Perhaps, the most important building in the square is the former Magistrate or City Hall building, built in 1838, which houses the National Museum today.
The other side of the square was under restoration and closed to the public, so I couldn’t properly see anything there. That also included the pedestrian Vojvode Živojina Mišića street. Although there were no works in this street, because of its proximity to the works, it was noisy and very dusty.
SERBIAN ORTHODOX CHURCHES IN PANCEVO
From the main square, I went to see two magnificent Serbian Orthodox churches. They are both in Dimitrija Tucovića street.
Perhaps, the most important one is the Church of the Assumption of the Mother of God. Built in 1810, it’s one of few Serbian orthodox churches with two bell towers. The great Serbian 19th century painter – Konstantin Danil – painted the icons of the iconostasis in this church.
The Church of the Assumption of the Mother of God is very close to the main square.
But the Church of Holy Transfiguration, although in the same street, is approximately 10 minutes walk away.
Built in 1878 in the Neo-Byzantine style, it’s dramatically different from other Serbian Orthodox churches in Vojvodina.
What’s also very special about this particular church is that two most prominent 19th century Serbian painters worked on its decoration. Uroš Predić painted the icons of the iconostasis and Stevan Aleksić painted the wall frescoes.
After visiting these two Serbian Orthodox churches, I went back to the city centre, more precisely to the Gymnasium Square. This small square is almost an addition to the main King Peter I Square. That’s where the Roman Catholic Saint Charles Borromeo Church is.
I mentioned that the Catholic church in Pancevo was not in the main square. But, you can see it from the square because that’s how people that designed that whole area wanted it to be.
Built in 1757, not long after the city changed hands from the Ottomans to the Austro-Hungarians, it’s the oldest church in Pancevo. Unfortunately, it was closed and I couldn’t see it inside.
Immediately next to the Catholic church, you will see the “Uroš Predić” gymnasium. It’s in a building that you can see in the photo below, constructed in 1888. The school was established in 1863.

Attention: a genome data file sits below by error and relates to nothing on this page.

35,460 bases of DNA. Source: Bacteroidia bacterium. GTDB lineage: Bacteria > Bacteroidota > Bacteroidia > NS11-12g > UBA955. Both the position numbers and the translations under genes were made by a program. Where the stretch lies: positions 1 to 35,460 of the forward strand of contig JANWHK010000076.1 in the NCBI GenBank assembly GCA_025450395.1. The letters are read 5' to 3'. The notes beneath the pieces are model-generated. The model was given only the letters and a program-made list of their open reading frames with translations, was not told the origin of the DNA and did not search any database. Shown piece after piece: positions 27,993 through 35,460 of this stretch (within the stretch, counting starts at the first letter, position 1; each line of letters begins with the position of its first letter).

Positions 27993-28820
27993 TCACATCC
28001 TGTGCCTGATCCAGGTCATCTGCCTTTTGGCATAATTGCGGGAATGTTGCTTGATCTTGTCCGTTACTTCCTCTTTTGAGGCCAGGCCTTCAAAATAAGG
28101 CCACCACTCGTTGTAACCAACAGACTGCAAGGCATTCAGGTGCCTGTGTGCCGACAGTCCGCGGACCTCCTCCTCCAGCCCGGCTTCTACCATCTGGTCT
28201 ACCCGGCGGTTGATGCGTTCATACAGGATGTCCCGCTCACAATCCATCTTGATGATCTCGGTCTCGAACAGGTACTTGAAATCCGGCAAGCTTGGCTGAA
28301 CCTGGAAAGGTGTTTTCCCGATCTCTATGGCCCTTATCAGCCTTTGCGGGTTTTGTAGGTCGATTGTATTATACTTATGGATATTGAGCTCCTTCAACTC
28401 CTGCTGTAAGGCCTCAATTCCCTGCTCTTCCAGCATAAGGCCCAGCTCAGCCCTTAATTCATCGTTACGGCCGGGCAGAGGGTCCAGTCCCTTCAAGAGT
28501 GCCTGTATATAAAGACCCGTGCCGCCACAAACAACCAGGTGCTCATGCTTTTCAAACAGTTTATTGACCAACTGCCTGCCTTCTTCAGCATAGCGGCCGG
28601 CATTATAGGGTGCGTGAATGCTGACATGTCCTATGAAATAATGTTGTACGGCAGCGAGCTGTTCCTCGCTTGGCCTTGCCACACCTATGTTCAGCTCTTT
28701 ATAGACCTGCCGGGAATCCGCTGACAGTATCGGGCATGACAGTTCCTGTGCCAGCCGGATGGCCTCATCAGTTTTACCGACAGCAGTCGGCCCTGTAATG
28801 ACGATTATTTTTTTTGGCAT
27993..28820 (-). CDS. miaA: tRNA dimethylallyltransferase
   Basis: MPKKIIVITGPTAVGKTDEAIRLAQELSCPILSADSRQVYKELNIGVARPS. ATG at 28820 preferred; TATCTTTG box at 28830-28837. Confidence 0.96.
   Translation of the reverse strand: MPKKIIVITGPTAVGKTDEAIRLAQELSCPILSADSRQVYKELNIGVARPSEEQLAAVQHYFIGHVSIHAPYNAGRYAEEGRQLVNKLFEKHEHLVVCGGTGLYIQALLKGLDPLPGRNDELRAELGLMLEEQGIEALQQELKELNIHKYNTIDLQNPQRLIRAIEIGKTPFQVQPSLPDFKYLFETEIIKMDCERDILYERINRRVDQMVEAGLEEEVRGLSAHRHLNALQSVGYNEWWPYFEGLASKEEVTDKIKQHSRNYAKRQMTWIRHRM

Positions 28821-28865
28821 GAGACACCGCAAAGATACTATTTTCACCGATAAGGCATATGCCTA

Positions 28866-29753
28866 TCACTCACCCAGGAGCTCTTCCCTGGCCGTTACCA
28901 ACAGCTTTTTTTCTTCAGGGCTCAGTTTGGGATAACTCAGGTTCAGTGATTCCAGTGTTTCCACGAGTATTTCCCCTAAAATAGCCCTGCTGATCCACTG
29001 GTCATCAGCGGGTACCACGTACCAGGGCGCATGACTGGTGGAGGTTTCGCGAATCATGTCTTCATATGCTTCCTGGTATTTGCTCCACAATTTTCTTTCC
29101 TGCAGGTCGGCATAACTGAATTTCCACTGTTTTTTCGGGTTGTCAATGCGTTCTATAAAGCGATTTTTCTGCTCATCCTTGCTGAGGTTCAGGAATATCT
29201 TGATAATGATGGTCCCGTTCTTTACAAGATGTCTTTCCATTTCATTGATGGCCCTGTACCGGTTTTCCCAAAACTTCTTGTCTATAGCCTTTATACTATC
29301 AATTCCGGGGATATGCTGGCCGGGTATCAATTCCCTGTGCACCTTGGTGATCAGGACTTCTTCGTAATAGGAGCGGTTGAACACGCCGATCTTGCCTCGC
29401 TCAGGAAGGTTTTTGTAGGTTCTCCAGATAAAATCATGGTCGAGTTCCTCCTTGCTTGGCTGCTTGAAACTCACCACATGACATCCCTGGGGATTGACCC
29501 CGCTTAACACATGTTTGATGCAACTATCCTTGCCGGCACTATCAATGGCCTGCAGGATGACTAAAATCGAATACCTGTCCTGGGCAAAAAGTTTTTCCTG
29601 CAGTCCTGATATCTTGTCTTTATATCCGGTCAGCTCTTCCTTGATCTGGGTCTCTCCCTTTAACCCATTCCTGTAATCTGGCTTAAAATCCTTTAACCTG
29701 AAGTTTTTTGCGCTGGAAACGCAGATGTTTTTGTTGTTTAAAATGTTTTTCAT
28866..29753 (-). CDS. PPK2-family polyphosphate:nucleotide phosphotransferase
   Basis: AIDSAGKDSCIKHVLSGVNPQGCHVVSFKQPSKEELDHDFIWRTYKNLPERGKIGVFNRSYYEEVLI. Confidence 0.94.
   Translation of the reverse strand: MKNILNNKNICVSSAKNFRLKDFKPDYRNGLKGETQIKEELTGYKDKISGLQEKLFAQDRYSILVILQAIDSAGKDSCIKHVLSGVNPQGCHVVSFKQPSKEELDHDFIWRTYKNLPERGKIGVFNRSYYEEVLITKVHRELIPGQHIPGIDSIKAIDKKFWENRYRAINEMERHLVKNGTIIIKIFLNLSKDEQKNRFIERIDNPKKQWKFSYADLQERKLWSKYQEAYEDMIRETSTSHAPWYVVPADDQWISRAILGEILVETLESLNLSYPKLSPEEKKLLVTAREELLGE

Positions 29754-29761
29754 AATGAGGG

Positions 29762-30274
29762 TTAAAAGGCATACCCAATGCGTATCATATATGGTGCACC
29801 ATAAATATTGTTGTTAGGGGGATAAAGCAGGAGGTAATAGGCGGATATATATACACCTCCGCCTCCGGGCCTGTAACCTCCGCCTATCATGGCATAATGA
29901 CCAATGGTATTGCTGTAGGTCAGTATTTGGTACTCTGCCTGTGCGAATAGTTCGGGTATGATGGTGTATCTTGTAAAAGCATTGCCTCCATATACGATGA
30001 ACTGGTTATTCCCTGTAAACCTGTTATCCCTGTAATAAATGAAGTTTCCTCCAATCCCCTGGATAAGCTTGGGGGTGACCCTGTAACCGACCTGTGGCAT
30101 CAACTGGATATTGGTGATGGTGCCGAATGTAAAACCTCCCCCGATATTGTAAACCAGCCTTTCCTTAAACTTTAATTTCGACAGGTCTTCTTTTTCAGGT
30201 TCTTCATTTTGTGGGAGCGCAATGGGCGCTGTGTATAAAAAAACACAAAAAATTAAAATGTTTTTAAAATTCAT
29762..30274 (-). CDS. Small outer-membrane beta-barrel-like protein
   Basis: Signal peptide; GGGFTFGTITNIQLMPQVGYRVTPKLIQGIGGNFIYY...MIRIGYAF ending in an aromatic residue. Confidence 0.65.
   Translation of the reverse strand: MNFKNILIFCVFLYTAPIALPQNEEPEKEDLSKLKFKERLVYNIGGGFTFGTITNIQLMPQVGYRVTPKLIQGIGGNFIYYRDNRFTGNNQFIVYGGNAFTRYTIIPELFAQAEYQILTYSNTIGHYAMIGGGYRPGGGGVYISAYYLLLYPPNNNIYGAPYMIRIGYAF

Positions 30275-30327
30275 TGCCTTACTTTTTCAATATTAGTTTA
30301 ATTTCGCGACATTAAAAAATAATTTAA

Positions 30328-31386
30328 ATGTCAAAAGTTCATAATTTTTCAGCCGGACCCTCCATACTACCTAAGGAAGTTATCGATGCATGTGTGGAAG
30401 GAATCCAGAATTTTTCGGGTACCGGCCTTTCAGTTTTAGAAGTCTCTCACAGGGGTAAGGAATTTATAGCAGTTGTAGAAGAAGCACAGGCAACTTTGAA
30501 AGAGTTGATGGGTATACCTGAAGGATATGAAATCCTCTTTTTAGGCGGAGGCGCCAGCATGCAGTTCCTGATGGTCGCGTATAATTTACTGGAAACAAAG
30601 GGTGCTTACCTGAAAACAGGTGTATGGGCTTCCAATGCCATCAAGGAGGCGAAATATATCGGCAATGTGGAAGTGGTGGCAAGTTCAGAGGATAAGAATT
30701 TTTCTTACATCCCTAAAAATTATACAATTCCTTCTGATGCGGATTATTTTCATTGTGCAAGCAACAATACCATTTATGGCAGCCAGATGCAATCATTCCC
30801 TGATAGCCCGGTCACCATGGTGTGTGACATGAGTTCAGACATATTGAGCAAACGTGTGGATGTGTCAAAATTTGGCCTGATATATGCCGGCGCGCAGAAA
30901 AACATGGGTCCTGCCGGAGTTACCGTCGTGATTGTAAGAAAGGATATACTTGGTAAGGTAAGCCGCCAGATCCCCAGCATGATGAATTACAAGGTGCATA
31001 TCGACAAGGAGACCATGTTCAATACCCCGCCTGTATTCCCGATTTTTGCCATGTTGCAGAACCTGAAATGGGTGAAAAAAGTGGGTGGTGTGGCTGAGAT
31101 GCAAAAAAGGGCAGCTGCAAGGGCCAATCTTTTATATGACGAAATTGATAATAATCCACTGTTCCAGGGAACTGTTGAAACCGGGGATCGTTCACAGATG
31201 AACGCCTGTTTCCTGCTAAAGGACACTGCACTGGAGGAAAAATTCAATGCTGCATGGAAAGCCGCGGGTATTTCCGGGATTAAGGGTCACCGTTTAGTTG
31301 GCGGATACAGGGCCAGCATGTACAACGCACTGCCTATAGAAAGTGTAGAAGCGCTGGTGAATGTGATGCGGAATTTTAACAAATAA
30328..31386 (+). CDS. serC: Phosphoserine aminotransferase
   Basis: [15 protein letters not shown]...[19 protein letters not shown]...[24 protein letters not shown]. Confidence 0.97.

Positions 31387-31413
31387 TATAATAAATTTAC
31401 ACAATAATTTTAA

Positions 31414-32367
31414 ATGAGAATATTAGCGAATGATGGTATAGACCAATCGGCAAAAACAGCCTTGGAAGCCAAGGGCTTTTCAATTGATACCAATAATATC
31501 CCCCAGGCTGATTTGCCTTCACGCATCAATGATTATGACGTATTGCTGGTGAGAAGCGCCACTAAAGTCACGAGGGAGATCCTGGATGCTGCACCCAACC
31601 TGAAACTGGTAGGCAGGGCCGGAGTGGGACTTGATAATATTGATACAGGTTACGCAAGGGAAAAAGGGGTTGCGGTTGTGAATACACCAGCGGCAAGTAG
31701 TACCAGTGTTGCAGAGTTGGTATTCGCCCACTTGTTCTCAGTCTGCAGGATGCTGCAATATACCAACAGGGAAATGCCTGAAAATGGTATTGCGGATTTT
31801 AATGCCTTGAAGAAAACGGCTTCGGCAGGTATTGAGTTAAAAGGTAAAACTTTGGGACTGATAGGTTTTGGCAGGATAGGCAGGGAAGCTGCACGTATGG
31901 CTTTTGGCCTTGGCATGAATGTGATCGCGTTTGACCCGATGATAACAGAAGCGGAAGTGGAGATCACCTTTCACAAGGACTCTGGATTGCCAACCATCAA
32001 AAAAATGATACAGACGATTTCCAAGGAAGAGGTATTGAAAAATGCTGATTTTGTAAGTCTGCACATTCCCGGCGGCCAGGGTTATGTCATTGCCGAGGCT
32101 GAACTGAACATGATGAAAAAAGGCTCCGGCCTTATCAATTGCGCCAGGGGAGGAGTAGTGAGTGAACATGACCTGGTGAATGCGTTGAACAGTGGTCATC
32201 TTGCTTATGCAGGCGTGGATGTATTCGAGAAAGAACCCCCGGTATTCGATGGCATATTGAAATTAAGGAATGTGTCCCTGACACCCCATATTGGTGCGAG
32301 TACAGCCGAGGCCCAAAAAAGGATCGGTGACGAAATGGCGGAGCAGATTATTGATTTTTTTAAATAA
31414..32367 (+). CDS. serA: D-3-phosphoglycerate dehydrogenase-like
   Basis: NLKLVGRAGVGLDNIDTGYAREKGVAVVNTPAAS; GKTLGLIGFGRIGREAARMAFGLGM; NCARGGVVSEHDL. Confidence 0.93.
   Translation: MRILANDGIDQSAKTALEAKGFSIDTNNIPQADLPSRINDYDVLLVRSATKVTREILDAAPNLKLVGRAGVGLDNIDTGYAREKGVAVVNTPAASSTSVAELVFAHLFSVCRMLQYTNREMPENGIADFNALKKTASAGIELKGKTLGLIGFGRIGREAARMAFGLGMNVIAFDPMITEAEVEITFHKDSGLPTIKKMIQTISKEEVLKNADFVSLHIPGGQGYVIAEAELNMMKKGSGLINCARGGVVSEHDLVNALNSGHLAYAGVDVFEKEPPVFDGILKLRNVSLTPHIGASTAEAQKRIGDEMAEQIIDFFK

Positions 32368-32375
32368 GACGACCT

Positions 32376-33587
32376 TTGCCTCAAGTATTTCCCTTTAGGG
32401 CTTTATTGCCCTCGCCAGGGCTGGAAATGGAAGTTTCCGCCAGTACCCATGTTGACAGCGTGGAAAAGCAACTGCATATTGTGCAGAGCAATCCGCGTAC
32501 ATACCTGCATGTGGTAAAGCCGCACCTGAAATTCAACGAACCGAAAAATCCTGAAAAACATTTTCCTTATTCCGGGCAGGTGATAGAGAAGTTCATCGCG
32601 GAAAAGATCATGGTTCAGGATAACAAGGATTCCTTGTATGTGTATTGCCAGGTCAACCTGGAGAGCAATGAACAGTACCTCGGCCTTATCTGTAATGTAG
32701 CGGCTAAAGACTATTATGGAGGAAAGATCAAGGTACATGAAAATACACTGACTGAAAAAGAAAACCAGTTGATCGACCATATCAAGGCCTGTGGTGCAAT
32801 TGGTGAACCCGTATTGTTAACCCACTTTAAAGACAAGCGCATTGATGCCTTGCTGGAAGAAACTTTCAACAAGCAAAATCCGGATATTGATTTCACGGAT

There were some other old buildings in the square, but also some ugly new constructions. It’s a small square and it was almost impossible for me to find a spot from where I could take a decent photo of all buildings in the square.
A building in the photo above is opposite the Catholic church and a building below is next to the church. It’s some sort of a hospital.
From there, I decided to go to see what’s potentially one of the most important historic sites in Pancevo. In the next two photos, you can see the Catholic church, although it’s not a completely clear view.
I don’t know what the building below is, but it looked nice and I took a photo. It’s probably just some shops and offices.
GEORG WEIFERT SQUARE AND BREWERY
Coming to see the Weifert Brewery was the biggest disappointment and soon you will see why. But first, let me say that I didn’t know anything about this person.
Georg Weifert, or Đorđe Vajfert in Serbian, was an industrialist and founder of modern Serbian mining, also the Governor of the National Bank of Serbia and Yugoslavia. He also had a brewery in Pancevo.
Although the first brewery in Pancevo started producing beer in 1722, this current building is from the 19th century. For most of its existence, it belonged to the Weifert family. The communist government nationalised in 1946, after the Second World War.
The Weifert brewery produced beer until 1977, when the production moved to another site. Then, it become a warehouse and its machinery was dismantled and sold as scrap metal. Finally, in 2005 the biggest and the oldest part of the brewery burnt down in a fire.
In the photo below, you can see one small restored part of the former brewery. It houses the small Beer Museum and the Beer Hall. Unfortunately, it was closed and I couldn’t visit the museum.
The rest of the building is in a desperate state.